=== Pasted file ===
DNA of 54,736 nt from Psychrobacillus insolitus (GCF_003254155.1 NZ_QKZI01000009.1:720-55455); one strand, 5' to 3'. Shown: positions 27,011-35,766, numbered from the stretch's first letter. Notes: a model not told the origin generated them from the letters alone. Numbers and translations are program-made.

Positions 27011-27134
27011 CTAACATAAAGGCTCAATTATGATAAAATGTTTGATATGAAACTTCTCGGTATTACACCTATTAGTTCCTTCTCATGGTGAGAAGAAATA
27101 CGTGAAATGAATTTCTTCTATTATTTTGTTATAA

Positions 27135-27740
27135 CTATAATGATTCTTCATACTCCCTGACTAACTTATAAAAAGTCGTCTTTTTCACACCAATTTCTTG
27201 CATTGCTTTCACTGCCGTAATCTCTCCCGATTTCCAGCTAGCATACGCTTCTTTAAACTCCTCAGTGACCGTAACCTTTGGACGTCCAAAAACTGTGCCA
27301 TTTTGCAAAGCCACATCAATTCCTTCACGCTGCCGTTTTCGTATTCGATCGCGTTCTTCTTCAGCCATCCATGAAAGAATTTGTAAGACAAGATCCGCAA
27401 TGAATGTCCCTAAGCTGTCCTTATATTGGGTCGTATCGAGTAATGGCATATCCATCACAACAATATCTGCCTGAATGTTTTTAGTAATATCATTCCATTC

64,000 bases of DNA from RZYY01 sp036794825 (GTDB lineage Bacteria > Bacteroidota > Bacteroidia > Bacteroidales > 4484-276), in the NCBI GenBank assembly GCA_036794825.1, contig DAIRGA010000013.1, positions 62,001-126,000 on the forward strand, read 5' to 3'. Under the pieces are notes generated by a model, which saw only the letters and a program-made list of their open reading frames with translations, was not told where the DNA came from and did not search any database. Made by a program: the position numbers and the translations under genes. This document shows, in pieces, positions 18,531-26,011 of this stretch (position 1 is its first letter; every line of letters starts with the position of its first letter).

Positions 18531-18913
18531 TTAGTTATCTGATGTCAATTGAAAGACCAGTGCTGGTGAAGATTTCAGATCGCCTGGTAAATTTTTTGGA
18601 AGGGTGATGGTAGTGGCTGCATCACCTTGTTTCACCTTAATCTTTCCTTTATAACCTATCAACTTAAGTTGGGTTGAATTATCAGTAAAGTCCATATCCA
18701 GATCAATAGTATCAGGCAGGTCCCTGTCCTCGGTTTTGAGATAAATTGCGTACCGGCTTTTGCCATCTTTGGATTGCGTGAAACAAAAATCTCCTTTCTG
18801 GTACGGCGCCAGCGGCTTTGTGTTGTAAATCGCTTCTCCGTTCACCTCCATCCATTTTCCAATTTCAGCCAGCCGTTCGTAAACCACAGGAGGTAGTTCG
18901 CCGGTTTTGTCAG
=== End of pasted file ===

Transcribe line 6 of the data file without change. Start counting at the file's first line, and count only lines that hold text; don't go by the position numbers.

27135 CTATAATGATTCTTCATACTCCCTGACTAACTTATAAAAAGTCGTCTTTTTCACACCAATTTCTTG